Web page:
- Joined: Nov 3, 2009
- Last Login: Sep 24, 2021, 12:37pm EDT
- Posts: 18
- Comments: 1,549
College basketball wonk and soccer fan. I've been blogging at College Basketball Chronotope (and Hoosier Fun Ball Ratings) on these topics since 2005.
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It seems the national picture has returned to a pre-2015 situation
If you’re going to bet on the next champion (WWC, Olympics, etc.), it’s smarter to bet on the field rather than just on the US. The US has been great in terms of talent, strategy (I know!), and depth for the last six years, but the top-tier talent just wasn’t there in the Olympics (no brilliant Hamm/Akers, Wambach/Solo, or Lloyd/Rapinoe duo to providing that finishing separation) to overcome foes’ defensive schemes, and the depth is finally flagging. The youth (outside of Lavelle) just aren’t integrated and experienced enough yet to really step up to overcome the improvements other nations are making. That’s really got to be the goal for the next two years – get players like Macario, Sophia Smith, Sullivan, Davidson and others not called up some PT and experience. Every fan has players that they think should’ve gotten more PT or a spot on the Olympic roster (like, say, Midge Purce) and some youngish players like Mallory Pugh will probably see a Kristie Mewis-like resurgence.
The point here about vets is a valid one – there’s a lot of top-notch players that aren’t going to be relinquishing their roster spots – for example, Julie Ertz, Lindsay Horan, and Kristie Mewis make for perhaps the world’s best midfield. And I’m betting Abby Dahlkemper bounces back from a poor showing in Tokyo. But maybe in the next couple of years say, Tobin Heath and Kelly O’Hara, should get a few less appearances and minutes in favor of some of the younger folks. No shade on the vets, but we already know what we’re going to get with them.
My biggest question for the next World Cup is what will be the performance level of a 34-year old Press and Morgan? They’re still world-class strikers when healthy, but Wambach saw a significant decline at that age, whereas Megan Rapinoe had arguably her best performance at 34 in the 2019 WWC. (from earlier generations – Hamm, Milbrett, and Akers all retired at or before 34). I’ll be surprised if either of them is not on the roster, but already Morgan’s not the fearsome breakaway threat she once was, and Press was effectively neutralized by opposing defenses in the Olympics – but hopefully they can develop counters to restore the primacy of the US women’s team?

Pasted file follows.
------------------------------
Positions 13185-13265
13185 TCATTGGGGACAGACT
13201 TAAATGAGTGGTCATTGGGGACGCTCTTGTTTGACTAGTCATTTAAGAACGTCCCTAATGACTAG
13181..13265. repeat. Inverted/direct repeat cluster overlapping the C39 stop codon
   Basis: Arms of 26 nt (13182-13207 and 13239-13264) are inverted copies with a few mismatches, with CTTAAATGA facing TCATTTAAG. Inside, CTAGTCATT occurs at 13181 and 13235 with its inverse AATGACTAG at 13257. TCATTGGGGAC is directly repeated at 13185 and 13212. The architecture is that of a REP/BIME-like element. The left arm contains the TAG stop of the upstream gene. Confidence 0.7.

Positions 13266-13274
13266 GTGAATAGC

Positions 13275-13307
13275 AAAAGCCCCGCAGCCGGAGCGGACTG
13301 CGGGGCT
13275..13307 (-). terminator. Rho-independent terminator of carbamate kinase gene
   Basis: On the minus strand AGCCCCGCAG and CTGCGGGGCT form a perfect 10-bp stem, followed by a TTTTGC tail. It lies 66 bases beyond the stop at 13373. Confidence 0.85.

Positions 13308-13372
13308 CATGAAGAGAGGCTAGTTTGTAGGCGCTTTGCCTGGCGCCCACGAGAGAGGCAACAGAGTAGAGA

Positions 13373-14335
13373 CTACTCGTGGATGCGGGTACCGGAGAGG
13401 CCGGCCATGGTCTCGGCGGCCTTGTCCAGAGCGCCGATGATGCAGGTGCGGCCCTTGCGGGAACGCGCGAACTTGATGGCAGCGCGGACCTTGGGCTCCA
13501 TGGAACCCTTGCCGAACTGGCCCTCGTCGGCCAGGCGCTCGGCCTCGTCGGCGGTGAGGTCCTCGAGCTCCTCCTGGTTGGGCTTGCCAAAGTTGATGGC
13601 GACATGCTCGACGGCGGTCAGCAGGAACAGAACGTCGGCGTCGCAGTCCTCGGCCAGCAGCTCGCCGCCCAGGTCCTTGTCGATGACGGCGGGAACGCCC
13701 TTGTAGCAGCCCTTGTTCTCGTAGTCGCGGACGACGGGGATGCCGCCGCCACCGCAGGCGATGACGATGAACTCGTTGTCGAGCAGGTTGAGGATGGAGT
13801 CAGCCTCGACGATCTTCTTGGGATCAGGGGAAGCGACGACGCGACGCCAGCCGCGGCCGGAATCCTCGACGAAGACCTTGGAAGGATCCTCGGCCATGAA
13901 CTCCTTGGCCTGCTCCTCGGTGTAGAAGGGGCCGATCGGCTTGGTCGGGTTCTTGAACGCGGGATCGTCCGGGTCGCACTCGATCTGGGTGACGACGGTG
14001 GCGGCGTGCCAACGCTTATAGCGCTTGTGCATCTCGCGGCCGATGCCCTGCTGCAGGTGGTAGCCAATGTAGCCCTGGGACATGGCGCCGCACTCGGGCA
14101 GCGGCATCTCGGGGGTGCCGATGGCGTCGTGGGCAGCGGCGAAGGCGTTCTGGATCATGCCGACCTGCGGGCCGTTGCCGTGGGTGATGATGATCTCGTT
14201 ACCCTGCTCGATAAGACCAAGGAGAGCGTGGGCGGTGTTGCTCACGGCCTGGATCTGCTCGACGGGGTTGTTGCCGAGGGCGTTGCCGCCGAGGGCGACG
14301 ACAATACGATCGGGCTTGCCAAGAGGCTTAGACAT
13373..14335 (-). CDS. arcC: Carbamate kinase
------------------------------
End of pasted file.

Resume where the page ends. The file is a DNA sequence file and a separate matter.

Agree with all of this
Baseline expectations should be a lot of non-conference wins and enough conference wins to get the field of 68. But the bar, well, it should be higher.
If I was hoping for this team to make a deep March run, then I’d be a bit worried about the ability of the non-conference games to prep this team for anything. It’s really, really light. At Syracuse is an excusable loss. St. John’s and Notre Dame will be if they happen to win – but mostly because that likely means they’re good enough to compete for a tourney berth (a level at which they are not currently projected). Going anything less than 10-1 in those games is going to be some level of disappointment.
And Syracuse isn’t even looking all that great. They return basically three guys from their eight-man rotation last year, and that’s counting back-up center Jesse Edwards (who averaged roughly as many personal fouls as points). They add a top-100 power forward*, and another Boehiem kid – who had a decent year in the Ivy league in 2019-2020, and then former Villanova recruiting disappointment Cole Swider. That roster might coalesce into another Sweet 16 run, but may just as easily fail to mesh – there’s precious little margin for error. If center Bourama Sidibe returns to health, that would be a big help, but I still don’t see any perimeter depth. It looks like Buddy and Girard and a bunch of walk-ons. I have to be overlooking someone?
Notre Dame returns a lot more and has a couple of good recruits and a solid big-man transfer, albeit also from the Ivy. And the Irish weren’t that good last year. St. John’s was better than Notre Dame, but has a lot of roster turnover and is counting on a couple of transfers to plug the holes. I suspect both ND and St. John’s will be in the bubble discussion for most of the year. Marshall should be decent again, but loses a couple of starters and isn’t really bringing anyone of note in, and will likely have to win their conference tourney to get a NCAA berth. And then given the complete turnover and team discontent with coach Greg Gard for Wisconsin, there’s a non-zero chance that the home game with Nebraska is the toughest test this team will face until Jan. 6th’s home date with OSU. Big Ten games will be pretty rough again this year (and hopefully the conference will represent itself better in the postseason than it did last year), so I’m unusually uncertain about how this all falls out. But at a quick scan, I think IU can notch 20 wins overall (10+ in conference play) and grab a decent seed for the NCAA tournament.